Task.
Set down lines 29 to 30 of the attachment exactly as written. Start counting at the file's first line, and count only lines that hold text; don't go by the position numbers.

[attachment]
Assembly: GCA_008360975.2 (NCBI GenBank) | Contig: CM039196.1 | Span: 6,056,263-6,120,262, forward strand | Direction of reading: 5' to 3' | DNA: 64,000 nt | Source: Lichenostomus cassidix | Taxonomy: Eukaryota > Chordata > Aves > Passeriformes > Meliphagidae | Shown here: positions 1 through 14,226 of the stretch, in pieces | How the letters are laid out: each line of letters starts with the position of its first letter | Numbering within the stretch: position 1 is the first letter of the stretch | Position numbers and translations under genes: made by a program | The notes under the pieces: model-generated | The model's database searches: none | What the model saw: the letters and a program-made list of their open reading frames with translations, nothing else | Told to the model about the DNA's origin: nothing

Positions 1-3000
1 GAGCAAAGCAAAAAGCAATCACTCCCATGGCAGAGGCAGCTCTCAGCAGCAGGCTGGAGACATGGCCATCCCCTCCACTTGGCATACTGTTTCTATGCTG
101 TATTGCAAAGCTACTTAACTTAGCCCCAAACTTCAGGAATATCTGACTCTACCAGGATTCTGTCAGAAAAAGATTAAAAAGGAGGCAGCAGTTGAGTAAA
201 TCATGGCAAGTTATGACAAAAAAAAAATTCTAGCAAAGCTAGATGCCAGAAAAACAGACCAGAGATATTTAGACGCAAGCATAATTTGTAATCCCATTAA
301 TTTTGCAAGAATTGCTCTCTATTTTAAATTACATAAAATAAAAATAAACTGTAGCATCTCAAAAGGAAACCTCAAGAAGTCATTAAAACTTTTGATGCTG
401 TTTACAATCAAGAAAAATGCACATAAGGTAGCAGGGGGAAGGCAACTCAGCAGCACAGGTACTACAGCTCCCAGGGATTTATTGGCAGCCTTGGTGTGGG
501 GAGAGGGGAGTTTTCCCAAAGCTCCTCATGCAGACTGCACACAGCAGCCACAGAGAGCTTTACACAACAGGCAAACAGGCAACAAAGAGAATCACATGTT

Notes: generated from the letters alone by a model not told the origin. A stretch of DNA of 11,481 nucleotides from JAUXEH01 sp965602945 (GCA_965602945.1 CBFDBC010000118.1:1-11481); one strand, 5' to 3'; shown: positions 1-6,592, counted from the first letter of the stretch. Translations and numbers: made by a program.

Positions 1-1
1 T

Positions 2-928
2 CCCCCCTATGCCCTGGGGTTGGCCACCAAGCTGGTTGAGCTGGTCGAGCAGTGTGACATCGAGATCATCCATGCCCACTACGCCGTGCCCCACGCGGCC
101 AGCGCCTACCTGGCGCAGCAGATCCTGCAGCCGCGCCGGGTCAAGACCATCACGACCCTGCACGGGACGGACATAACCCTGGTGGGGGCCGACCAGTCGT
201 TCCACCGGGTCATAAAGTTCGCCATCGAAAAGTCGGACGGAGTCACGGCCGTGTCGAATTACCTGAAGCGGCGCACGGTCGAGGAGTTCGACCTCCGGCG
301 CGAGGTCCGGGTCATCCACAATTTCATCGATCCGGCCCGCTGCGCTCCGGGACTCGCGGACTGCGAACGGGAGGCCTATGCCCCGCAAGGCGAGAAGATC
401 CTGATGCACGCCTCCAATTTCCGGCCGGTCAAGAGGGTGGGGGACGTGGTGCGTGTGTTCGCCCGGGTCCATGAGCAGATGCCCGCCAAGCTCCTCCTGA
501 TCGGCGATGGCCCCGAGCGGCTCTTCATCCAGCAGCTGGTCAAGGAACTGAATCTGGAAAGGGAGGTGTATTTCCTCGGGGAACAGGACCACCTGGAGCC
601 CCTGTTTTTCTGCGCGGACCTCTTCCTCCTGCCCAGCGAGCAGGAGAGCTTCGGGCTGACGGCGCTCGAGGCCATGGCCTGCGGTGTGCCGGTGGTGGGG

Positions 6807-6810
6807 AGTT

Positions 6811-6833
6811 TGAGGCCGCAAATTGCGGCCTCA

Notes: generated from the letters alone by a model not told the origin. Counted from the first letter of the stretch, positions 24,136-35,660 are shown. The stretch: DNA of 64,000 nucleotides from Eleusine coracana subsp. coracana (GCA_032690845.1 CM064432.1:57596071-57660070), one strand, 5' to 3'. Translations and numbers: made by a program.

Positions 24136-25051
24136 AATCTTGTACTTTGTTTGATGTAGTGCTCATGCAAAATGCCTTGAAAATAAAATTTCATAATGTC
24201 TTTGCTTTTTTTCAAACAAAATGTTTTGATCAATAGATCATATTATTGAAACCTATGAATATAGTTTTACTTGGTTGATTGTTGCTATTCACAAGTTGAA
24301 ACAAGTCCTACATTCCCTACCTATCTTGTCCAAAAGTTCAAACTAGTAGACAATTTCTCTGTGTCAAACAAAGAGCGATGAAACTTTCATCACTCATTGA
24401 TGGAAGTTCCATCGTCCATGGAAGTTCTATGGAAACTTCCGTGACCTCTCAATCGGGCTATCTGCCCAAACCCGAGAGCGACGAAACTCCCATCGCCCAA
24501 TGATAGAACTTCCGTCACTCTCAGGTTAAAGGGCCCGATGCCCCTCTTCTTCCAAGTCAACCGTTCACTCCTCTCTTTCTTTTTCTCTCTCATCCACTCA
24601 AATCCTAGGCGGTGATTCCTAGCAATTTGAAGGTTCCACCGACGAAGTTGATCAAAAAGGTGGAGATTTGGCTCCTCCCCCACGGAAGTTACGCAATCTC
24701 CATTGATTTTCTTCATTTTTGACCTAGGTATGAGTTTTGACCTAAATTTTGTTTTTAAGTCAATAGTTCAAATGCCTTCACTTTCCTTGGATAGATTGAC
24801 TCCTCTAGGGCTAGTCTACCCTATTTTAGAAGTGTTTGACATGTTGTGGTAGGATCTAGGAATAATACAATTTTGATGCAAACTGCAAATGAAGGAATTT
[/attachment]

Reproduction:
24401 TGGAAGTTCCATCGTCCATGGAAGTTCTATGGAAACTTCCGTGACCTCTCAATCGGGCTATCTGCCCAAACCCGAGAGCGACGAAACTCCCATCGCCCAA
24501 TGATAGAACTTCCGTCACTCTCAGGTTAAAGGGCCCGATGCCCCTCTTCTTCCAAGTCAACCGTTCACTCCTCTCTTTCTTTTTCTCTCTCATCCACTCA